London music centre in doldrums?
By MOHAN NADKARNI
The Economic Times, February 21, 1988
Is the music centre, started by the London branch of the Bharataiya Vidya Bhavan with a course of scholastic instruction in Hindustani music barely a year ago, in doldrums? It would sadly appear to be so, if one goes by the fact that all the senior musicians, specially debuted to London to conduct a three-year course, have come back home, sad and disgusted.
The London branch was the first of its kind established abroad way back in 1973. As is well known, the Vidya Bhavan was founded by the late K. M. Munshi in 1938 with its headquarters in Bombay with the object of promoting ancient Indian culture in all its multi-faceted aspects among our people as also all over the world. Four years after the establishment of the London branch, the authorities acquired an old church for the purpose of setting up of its office. Mr. James Callaghan, the then British Prime Minister, inaugurated the branch in 1978.
It is learnt that facilities had been provided for teaching Hindustani music and dance ever since the inception of the branch itself. Till last year, however, teaching was not conducted on a systematic basis, nor was any regular syllabus prescribed for the purpose. The new music centre was set up in September last year, in response to demand from a significant section of music lovers, both Indians and foreigners, in that capital city.
It is also learnt that it was planned to conduct regular examinations at the centre at the end of the prescribed academic year. At the end of the three-year course, students passing the final examination were deemed eligible for a diploma of the Bhatkhande Vidya Peeth, to which the centre has been affiliated.
London is a place where a large number of Indians have taken up residence for several decades. And it is natural that after Independence, most of them felt a deep urge to involve themselves in the kind of cultural renaissance that came in the wake of freedom. They were equally anxious to ensure that their children, exposed to Western culture and way of life by reason of their birth and education on the foreign soil, should not grow alien, in their outlook and approach, to Indian culture.
The setting up of the Bhavan’s branch was naturally hailed by them as a boon. The parents did not even hesitate to pay as much as £300 annually toward payment of fees and they sent their children to the institution to learn music and dance.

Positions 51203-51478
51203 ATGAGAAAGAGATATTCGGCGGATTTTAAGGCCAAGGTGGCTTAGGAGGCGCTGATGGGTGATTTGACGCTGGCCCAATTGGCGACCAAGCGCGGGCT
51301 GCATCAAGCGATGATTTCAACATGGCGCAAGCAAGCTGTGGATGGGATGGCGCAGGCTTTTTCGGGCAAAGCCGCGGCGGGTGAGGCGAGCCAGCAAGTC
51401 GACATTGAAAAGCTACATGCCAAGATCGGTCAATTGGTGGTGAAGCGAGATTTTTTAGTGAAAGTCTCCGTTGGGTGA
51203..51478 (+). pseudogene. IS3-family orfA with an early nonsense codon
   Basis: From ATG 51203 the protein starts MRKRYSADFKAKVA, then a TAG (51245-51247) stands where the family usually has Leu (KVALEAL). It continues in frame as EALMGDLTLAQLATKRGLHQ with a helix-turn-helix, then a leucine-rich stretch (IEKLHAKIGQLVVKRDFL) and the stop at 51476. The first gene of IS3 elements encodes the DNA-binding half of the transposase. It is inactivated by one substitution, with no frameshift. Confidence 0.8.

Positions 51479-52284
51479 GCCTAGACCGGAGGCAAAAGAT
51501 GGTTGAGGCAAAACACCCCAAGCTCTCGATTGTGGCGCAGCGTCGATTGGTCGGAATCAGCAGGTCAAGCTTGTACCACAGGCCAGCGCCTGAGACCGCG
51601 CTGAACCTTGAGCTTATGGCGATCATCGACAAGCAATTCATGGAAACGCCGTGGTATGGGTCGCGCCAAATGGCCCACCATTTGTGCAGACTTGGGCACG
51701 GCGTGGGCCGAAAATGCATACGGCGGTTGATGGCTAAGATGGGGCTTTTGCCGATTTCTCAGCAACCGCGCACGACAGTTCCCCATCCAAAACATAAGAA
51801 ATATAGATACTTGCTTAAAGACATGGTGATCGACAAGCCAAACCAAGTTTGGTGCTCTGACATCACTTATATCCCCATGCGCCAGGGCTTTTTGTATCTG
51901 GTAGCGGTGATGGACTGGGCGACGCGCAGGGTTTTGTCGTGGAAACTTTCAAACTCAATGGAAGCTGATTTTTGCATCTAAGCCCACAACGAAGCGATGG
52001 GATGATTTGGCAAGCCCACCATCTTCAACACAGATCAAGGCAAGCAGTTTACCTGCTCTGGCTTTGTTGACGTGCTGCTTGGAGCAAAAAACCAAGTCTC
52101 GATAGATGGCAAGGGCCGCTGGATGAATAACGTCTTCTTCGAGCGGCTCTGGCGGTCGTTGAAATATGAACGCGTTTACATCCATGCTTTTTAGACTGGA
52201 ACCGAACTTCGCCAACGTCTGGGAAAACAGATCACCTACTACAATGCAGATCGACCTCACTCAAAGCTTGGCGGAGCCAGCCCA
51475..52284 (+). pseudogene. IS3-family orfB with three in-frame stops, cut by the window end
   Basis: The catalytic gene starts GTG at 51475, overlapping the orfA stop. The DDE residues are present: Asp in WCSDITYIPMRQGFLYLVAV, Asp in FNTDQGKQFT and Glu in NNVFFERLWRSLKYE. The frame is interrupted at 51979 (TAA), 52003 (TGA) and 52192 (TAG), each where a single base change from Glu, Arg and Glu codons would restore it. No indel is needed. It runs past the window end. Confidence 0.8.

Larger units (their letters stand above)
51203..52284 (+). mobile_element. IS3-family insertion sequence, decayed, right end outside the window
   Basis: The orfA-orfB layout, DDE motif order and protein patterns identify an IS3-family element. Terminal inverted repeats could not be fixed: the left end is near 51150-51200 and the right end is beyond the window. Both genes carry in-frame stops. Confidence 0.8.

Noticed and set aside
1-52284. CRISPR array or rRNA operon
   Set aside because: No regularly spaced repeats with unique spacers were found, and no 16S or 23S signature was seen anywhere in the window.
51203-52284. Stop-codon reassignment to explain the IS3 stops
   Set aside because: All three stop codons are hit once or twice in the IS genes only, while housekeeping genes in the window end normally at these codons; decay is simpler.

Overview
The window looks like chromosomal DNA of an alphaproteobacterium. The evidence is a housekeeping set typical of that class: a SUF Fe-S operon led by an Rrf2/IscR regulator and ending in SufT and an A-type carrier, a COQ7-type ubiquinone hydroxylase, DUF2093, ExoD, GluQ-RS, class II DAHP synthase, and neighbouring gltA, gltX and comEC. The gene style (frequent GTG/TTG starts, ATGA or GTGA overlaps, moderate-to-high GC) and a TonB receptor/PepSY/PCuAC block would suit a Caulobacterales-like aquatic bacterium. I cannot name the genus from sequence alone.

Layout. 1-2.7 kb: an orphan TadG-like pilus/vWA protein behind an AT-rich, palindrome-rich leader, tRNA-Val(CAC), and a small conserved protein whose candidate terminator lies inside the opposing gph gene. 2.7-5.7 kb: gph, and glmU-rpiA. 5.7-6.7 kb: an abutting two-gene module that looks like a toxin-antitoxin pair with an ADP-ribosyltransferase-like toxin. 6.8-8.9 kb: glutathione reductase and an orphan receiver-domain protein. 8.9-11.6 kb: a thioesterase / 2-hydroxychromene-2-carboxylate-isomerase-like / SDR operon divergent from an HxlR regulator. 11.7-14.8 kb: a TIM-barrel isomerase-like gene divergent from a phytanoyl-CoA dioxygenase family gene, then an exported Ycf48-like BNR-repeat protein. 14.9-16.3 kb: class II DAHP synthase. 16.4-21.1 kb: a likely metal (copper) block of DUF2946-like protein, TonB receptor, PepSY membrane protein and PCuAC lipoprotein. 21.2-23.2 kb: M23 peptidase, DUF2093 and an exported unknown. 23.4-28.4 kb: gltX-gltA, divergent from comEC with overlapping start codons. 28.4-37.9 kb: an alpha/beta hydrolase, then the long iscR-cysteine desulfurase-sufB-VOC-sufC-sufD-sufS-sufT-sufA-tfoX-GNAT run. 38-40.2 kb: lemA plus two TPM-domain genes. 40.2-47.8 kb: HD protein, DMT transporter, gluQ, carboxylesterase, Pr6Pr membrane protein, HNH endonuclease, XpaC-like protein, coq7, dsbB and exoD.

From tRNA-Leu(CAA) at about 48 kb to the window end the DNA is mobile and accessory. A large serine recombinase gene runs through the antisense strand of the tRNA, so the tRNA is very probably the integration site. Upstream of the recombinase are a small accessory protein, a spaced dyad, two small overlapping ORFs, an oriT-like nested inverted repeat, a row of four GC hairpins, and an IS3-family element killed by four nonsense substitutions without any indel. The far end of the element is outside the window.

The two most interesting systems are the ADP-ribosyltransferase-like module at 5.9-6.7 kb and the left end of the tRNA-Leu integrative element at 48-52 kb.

Ironically, it is learnt that precious little was ever done by those in charge of the management of the London branch towards fulfilling the hopes and aspirations of culture-conscious Indian families. According to knowledgeable sources, there were all too frequent changes in the teaching staff, resulting in a grave dislocation in the process of teaching. Oftentimes, the students had to face situations when there would be no teaching staff to conduct the courses!
The establishment of an independent music centre at the Bhavan’s branch last year was, by all accounts, designed to set the matters right. The plan was warmly welcomed by art-lovers in Bombay and elsewhere in India, because of its good intentions. But then, as the old adage goes, the way to hell is also paved with good intentions.
The premature come-back staged by Mr Sharad Sathe, the well-known vocalist, Mr Ratnakar Vyas, the noted sarodist, and Mr Vijay Kangutkar, the young but talented percussionist, who were given the teaching assignments at the centre, emphatically validates the growing belief that all is not well with the Bhavan’s affairs in London.
It now transpires that the ills besetting the affairs of the London branch are the result of autocratic manner and style of functioning by those charged with its management. Reportedly, the blame for these ills is laid squarely at the doors of one Mr M. Krishnamurthy.
It is on record that representations have been made against Mr Krishnamurthy, who is at the helm of affairs, by leading London residents, who include Dr I. G. Patel, former governor of the Reserve Bank and his vocalist wife, Alakananda; Mr C. Chatterjee, who holds a top position in Siemens Ltd., and several others. But it is said that Mr Krishnamurthy is an extremely influential man and that he has managed to steer clear of even serious complaints against him, even though they are based on unimpeachable evidence.
Allegations of nepotism and highhandedness have reportedly been made against Mr Krishnamurthy ever since he has been in charge of the London branch. It is said that even before the inception of the music centre, “hire and fire” has been his policy in dealing with the staff. I am told that the artistes, who fell victim to this policy in the earlier years, include Mr Deepak Choudhary, a sitarist disciple of Ravi Shankar, Mr Manikrao Popatkar, a leading disciple of the percussion maestro, Amin Hussain Khan, and Mr Markandeya Mishra, a percussion teacher based in London.
It sounds rather amazing that the Bhavan’s authorities in Bombay should choose to remain so completely oblivious to the goings-on at its London branch and for so long. Is this to be taken as a sign of indifference or an act of connivance? Whatever it is, doesn’t it go to tarnish the image of a great cultural organisation like the Bharatiya Vidya Bhavan?